More than 60 percent of senior executives at FTSE 350 companies have no wish to take their businesses private – despite acknowledging that they would be better rewarded and face less public scrutiny and red tape under private ownership.
According to new research from Close Brothers Corporate Finance, just 39 percent of chief executive officers and chief financial officers at FTSE 350 companies would take their firm private “given the right opportunity and price”. Furthermore, 27 percent said that all other things being equal, they would favour a bid from another quoted company.
This was despite the fact that 90 percent of respondents felt that regulation and red tape in the public markets had got worse in the last few years, while almost two thirds believed that public scrutiny over issues like remuneration had also increased in recent years.
Richard Grainger, chief executive of Close Brothers Corporate Finance, said many senior executives enjoyed the prestige of running big public companies: “There’s undoubtedly a lot of kudos associated with running a public company and senior management are motivated by this recognition.”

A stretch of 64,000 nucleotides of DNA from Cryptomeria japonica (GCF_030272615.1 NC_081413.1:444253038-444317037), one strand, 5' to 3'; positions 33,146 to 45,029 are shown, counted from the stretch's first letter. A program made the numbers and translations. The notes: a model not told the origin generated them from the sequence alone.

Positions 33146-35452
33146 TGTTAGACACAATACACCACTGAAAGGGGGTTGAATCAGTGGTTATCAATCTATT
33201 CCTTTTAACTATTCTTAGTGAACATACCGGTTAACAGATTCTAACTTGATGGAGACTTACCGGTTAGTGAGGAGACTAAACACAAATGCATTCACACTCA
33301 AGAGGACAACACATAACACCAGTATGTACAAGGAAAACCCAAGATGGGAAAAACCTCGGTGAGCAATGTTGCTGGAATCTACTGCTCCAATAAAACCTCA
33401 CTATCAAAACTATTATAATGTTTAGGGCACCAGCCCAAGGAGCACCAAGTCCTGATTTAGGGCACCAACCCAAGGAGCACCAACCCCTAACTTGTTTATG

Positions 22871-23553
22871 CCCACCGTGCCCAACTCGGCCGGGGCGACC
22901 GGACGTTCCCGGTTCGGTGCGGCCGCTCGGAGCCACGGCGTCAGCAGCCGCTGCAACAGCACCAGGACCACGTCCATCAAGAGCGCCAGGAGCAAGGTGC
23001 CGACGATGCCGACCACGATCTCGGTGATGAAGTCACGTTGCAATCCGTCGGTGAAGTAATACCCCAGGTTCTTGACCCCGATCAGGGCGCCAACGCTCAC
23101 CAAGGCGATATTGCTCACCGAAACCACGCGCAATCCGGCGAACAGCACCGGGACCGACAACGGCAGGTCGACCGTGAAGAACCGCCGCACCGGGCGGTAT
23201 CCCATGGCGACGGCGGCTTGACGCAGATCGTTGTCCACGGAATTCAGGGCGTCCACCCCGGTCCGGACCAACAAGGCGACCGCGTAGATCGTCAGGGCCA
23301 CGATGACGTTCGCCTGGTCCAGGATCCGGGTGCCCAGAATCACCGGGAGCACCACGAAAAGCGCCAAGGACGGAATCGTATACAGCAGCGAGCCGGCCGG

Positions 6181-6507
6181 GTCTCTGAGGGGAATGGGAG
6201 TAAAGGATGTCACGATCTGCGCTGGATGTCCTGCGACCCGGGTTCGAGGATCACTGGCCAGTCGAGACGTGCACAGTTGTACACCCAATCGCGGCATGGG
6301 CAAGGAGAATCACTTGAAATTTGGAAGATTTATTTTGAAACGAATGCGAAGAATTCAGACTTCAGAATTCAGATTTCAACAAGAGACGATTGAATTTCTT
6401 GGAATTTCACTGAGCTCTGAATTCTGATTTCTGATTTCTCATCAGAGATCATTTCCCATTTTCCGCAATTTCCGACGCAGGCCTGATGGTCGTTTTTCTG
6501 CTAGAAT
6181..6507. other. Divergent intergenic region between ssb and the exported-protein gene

The results also suggest private equity still has an image problem among public company executives. 36 percent of respondents thought publicly owned companies were better equipped to take a long-term view, while almost two thirds thought it was easier for public companies to raise funds.
Grainger added: “For private equity groups, lack of public scrutiny means they can adopt longer-term strategies. For FTSE 350 directors to think otherwise means they’re either in denial or that private equity isn’t clearly spelling out the advantages of private ownership.”
[See Feature: Better the devil you know?]